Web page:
Two economics assumptions: Assumption 1: For each finite time interval [0,T] there exists a number, independent of the number of trading intervals n, such that where. Assumption 2: For each finite time interval [0,T], there exists a number, independent of n, such that.
The second assumption rules out the variance become unbounded such as Pareto-Levy stable distribution with infinite variance. Assumption 3: There exists a number independent of n, such that for where and This assumption rules out the possibility that all the uncertainty in the unanticipated price change over [0,T] is concentrated in a few of the many trading periods, such as lottery ticket.
Proposition 3.1: If Assumption 1,2,3 hold, then That is, and and is asymptotically proportional to h where the proportionality factor is positive. Proof: Suppose then
Therefore From Assumption 3 and 2 where, hence From Assumption 3 and1 where hence
Suppose that can take on any one of m distinct values denoted by where m is finite. Suppose that there exist a number, independent of n, such than. If information available as of time zero}, then from Proposition 3.1 it follow that: and because m is finite it follows that: for every j. Without lost generally, we assume for every j.
Assumption 4: For and are sufficiently well-behaved functions of that there exist numbers and such that and. This assumption is stronger than is necessary. From Assumption 4, we have So This say that the larger the magnitude of the outcome, the smaller the likelihood that the even will occur.
Because and is bounded, both and must be nonnegative, and therefore, we have: We can partition its outcomes into three type: (1) type I outcome is one such that. (2) type II outcome is one such that (3) type III outcome is one such that
Let J denote the set of events j such that the outcomes are of type I. For and therefore. For,. So for small trading intervals h, virtually all observations of will be type I outcomes, and therefore an apt name for might be the set of rare events..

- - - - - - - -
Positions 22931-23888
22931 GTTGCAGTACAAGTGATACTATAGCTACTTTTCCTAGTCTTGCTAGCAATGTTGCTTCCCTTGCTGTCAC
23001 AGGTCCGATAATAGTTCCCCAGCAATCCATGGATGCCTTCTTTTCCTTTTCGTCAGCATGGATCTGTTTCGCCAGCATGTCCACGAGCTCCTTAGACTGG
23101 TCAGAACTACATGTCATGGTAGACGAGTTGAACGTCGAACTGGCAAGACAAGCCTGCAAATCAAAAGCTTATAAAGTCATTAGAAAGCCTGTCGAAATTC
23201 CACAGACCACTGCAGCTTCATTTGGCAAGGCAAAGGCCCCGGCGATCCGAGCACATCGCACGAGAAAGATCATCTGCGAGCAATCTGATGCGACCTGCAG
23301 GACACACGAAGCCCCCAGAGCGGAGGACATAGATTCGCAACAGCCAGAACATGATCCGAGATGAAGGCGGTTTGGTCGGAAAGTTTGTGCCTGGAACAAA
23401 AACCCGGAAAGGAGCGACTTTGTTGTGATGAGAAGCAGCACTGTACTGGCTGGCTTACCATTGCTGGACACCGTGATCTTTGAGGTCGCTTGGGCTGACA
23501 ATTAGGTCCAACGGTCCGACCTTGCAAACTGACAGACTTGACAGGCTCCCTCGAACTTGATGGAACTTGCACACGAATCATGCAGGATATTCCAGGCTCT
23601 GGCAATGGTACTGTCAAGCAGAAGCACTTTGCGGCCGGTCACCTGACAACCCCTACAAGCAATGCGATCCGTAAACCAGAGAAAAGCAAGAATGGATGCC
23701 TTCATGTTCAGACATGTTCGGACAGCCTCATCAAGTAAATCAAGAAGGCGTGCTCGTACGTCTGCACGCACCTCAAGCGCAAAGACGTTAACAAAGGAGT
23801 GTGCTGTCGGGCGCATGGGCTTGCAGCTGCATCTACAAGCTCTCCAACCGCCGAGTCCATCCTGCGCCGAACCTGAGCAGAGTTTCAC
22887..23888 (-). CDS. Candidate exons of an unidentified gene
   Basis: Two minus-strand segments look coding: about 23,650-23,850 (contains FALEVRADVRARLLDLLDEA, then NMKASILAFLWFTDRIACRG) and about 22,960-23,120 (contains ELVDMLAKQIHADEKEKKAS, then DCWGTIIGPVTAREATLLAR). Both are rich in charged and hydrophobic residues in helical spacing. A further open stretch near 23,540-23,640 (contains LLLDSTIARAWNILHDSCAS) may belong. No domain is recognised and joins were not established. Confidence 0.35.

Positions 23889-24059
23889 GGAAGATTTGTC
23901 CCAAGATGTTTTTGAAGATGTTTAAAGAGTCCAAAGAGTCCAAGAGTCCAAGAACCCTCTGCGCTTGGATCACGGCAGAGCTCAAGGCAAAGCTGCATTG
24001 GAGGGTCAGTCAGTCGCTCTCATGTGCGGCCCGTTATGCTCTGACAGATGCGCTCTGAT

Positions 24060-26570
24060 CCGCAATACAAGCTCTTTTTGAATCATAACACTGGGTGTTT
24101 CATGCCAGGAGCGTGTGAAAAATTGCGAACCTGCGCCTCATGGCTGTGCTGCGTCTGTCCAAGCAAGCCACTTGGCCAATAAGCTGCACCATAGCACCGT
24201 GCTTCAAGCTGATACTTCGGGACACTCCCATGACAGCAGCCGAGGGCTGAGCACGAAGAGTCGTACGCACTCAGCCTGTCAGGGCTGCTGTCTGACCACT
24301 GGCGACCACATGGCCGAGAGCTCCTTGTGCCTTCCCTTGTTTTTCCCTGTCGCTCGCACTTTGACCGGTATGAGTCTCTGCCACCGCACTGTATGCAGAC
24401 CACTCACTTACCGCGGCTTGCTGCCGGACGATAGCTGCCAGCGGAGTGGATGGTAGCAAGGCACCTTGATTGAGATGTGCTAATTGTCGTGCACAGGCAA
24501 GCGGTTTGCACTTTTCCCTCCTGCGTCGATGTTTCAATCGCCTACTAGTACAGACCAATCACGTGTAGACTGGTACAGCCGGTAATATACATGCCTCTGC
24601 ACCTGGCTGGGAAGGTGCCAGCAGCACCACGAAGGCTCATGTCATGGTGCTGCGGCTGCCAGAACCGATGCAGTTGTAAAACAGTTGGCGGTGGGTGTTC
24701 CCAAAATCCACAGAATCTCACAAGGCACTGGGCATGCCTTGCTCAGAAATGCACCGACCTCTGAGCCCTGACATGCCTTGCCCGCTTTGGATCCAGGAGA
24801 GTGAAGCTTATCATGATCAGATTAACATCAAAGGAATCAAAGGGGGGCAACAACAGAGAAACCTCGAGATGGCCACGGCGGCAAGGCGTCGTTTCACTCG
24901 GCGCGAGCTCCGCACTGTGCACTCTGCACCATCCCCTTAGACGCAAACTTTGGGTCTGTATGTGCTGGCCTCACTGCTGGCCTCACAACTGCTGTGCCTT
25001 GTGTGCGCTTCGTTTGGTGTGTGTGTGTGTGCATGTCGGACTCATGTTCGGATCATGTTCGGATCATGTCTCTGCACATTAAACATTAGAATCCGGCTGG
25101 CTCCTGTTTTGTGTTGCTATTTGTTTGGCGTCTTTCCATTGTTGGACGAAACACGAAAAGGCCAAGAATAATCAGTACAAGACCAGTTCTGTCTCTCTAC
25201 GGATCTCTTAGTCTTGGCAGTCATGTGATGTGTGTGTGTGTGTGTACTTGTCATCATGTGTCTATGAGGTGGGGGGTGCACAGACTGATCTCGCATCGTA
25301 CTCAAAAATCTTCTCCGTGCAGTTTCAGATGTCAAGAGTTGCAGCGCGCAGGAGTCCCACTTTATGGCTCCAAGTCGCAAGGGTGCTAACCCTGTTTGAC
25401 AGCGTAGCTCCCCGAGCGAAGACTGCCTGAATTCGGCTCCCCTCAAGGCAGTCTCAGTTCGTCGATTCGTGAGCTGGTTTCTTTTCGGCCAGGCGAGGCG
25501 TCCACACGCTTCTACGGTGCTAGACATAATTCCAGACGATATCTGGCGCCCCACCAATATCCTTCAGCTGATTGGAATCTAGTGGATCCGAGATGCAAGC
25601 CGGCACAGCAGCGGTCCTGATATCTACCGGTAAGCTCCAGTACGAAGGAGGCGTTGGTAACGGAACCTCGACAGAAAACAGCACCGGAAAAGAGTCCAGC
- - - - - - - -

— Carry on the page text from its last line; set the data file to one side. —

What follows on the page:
3.2 Continuous-Sample-Path Processes With No Rare Events In this section, it is assumed that all possible outcomes for are of type I, and therefore is empty. Define, denote the conditional expected dollar return per unit time on the security.
Assumption 5: For every h, it is assumed that exists, and that there exists a number, independent of h, such that. This assumption ensures that for all securities with a finite price the expected rate of return per unit time over the trading horizon is finite. From before formula, we have:
Proposition 3.2: If, for all possible outcomes for are type I outcomes, then the continuous-time sample path for the price of the security will be continuous. Proof: Let A necessary and sufficient condition for continuity of the sample path for X is that, for every. Define, so For every define function as the solution of.
Because and are, for every. Therefore, for every h,,, and hence as. The sample for X(t) is continuous, but it is almost nowhere differentiable. Which diverges as.
So we need a generalized calculus and corresponding theory of stochastic differential equations. Some moment properties for.
for Hence, the unconditional Nth central and noncentral absolute moments of are the same.
Because the unconditional Nth central and noncentral do not depend on the probabilities of specific outcomes. Therefore: Define, where so and
We have: This form makes explicit an important property frequently observed in security returns: the realized return on a security over a short trading interval will be completely dominated by its unanticipated. However, it does not follow that in choosing an optimal portfolio the investor should neglect differences in the expected returns among stocks, because the first and second moments of the returns are of the same order.
Let, where, is a function with bounded third partial derivatives. Denote by X the known value of, then We use Taylor s theorem
Where For each and every j, So we have
We can describe the dynamics for Applying the conditional expectation to both side
It is clear that the realized change in F over a very short time interval is completely dominated by the component of the unanticipated change. We have:
So the conditional moment of and is same. The co-moments between and is also same